How to properly set the white balance when filming hunts
Hi, my name is Wade James, and thanks for checking out another Guidefitter Video Tech Tip. Today, we're talking about something that's usually overlooked - white balance. If you're watching this right now and you don't see something wrong, you should probably go see an optometrist. White balance is a key feature that will give you the look that you want, but also can destroy footage very, very quickly. So, right now I'm running with the white balance totally out of whack, and here is where my white balance should be for the look I'm going for.
White balance runs on a Kelvin scale, so the higher number that you go, up to 5,600 and 5,800, is the more yellow you add to it. The lower you go, in the 3,000 range, is the bluer or the cooler look that you're going for. But, what I like to do is, I like to run it and look past the camera at the object I'm trying to focus on and try to match the white balance on-camera to what I see with my own eye. This is just an easy way for me to judge the natural lighting that I have, and the color that it needs to be, with my eye and then through the camera. This makes it easier in post, then, to also manipulate to get the look you're going for. But having that set up in-camera initially will get you far ahead of the game when it comes to post-production.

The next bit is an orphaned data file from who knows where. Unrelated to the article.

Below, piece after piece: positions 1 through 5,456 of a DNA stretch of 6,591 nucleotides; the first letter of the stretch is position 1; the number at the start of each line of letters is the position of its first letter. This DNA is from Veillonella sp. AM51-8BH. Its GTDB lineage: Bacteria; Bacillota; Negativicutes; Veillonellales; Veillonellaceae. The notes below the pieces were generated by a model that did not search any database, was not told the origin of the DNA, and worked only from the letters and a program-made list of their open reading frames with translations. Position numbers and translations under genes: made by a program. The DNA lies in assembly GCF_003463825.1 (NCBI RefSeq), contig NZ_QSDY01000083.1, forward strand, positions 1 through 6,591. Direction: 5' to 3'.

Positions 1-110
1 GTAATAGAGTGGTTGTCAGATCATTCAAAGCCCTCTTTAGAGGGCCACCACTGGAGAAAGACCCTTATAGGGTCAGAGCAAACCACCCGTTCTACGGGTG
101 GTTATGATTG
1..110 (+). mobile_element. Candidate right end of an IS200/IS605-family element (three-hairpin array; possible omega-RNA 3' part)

Running on auto white balance isn't always the best option either. Every time that you move the camera or hit record, and start and stop, the camera resets itself. So, in this setting, if I'm setting up interviews and I have a constant light source, running in auto will change drastically take-by-take for any other additional daylight option that comes flooding in through windows. This is only noticeable when you're cutting different pieces out and you're butting the pieces up against each other. You'll notice that the one's a little blue and the one's a little yellow, and it will drive you nuts in post-production trying to get things right.
In a tree stand, it usually doesn't matter too much, but with auto, it will mess you up a good bit going from those dawn and dusk moments. When the light is changing constantly, your camera is usually looking for white balance to correct itself with, and your footage won't be congruent throughout.
Trying to fine tune your knowledge of in-camera settings as far as white balance, and aperture, and ISO, and shutter speed, these are all the things you can use in conjunction to basically make your footage look as good as possible and save yourself or your editor headaches in post.
These Guidefitter Video Tech Tips are just going to help you get your footage ahead of the game quickly and easily, so that way you can lay down some awesome footage that can be utilized for yourself, your friends, or in industry.
My name is Wade James, and thanks for watching Guidefitter Video Tech Tips.